—- —- —- —-
On the November ballot as Question 2 will be a voter question : should Massachusetts adopt the “ranked choice” method of voting ?
We urge a NO vote.
Here’s why :
First : ranked choice will cut in half the power of your vote. As we vote today, with two major candidates on the ballot, we vote for one and not for the other. This is worth TWO votes. Because if you take one vote away from candidate A and give it to candidate B, you change the result by two, not one.
Under ranked choice, you give first choice to A but second choice to B. Your second choice vote for B gets added to her first choice votes. Which means that A, your preferred winner, gets only a slight bump instead of the equivalent of two votes. I doubt this is a result most of us want to see happen to our vote.
Second : ranked choice empowers organized activists far more than ordinary voters. Ordinary voters don’t organize campaigns. They only vote. But organized activists do organize campaigns, and in a ranked choice system, they can put five, seven, nine, or fifteen candidates from their group onto the ballot. They then give each of these a rank vote, where a non-activist candidate gets only ordinary votes, the activists blanking him. Count up the activist candidate votes, and the ultimate winner far outvotes the sole non-activist, who receives no activist ranking.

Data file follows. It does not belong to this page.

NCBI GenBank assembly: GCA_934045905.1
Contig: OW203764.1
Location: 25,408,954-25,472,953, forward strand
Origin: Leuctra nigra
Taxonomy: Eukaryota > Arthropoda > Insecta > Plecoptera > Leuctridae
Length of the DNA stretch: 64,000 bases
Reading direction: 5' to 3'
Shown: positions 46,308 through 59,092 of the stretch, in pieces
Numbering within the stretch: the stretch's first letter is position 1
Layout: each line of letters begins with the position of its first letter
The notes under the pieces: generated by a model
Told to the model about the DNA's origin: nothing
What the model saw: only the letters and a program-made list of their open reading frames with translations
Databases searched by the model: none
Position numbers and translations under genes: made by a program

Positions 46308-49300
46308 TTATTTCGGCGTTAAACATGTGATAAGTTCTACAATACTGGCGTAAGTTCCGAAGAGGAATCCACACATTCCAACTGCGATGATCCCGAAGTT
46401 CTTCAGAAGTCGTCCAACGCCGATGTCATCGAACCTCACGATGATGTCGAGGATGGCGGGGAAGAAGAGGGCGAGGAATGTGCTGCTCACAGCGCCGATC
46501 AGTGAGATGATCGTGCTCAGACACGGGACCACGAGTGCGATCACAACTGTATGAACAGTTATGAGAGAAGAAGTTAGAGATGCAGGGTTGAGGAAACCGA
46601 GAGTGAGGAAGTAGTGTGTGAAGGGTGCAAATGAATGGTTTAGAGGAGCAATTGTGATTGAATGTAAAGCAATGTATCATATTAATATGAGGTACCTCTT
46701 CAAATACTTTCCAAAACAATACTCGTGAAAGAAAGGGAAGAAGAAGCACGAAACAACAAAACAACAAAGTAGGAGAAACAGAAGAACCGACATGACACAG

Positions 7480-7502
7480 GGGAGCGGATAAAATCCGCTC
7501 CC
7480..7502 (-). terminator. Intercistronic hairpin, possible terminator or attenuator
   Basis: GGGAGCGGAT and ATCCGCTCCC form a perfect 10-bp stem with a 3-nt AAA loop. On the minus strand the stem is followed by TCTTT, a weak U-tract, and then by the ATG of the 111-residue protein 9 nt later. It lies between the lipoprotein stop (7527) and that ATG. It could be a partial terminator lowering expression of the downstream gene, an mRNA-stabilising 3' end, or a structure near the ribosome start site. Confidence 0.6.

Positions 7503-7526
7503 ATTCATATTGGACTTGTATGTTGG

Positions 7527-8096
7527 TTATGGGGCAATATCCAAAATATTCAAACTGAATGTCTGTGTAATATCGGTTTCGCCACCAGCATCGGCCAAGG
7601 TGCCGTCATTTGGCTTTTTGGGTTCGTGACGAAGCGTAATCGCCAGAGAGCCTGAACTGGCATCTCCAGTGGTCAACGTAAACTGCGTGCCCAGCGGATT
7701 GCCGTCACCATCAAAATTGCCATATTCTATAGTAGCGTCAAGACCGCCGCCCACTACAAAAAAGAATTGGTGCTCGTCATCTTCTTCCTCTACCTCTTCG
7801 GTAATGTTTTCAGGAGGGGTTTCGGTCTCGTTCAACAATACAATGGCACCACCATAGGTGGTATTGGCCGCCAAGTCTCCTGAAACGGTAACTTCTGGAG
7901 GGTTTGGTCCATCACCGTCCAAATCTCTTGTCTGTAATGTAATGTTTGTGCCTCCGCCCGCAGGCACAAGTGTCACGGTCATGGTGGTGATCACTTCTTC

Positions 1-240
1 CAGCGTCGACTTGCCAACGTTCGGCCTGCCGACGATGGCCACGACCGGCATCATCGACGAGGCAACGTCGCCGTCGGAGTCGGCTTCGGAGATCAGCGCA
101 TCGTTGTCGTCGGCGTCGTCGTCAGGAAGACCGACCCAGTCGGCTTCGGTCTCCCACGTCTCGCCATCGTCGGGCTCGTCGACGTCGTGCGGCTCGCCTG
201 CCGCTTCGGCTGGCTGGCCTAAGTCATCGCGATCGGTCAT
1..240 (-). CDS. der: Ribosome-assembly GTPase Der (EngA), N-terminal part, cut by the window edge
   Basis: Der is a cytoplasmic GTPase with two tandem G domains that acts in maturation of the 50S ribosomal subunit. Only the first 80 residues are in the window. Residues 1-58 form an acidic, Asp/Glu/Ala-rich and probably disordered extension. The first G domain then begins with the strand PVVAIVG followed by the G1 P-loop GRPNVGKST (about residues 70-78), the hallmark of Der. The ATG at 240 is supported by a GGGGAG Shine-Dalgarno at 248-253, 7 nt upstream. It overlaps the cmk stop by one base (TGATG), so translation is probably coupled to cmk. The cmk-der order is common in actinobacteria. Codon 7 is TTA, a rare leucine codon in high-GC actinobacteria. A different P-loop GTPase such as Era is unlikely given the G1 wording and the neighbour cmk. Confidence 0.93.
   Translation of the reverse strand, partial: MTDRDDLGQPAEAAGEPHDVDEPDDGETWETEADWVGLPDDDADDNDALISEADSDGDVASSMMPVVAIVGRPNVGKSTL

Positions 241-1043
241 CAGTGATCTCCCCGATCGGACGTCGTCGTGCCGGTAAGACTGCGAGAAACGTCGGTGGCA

This situation actually just happened in the 4th Massachusetts Congress District, where a non-activist candidate won with 25 % of the vote, the activist candidates splitting the other 75 percent. Had ranked choice been operative, an activist candidate would easily have won. Why so ? Because activists know not to give any rank vote to the non-activist, where ordinary voters, offered a rank vote, would almost all use it.
Not surprisingly, the 4th’s activists, having lost, now want to change the rules. I think we know why.
Third : ranked vote reduces the power of your single vote by giving you a number of votes, each less powerful, than the one you already have, but in total, amounting to more than your one powerful vote. I doubt that any of us is entitled to more than one vote, no mater how weak the plural votes may be. With one vote, you use it or you don’t. With plural voting, some have an opportunity to vote more than others. Do we rally want to empower this sort of inequality ? I hope not.
Ranked choice voting is bad idea. It devalues your vote, empowers special interests, and creates inequality in voting. IT MUST BE REJECTED.
—- Mike Freedberg, for the editors at Here and Sphere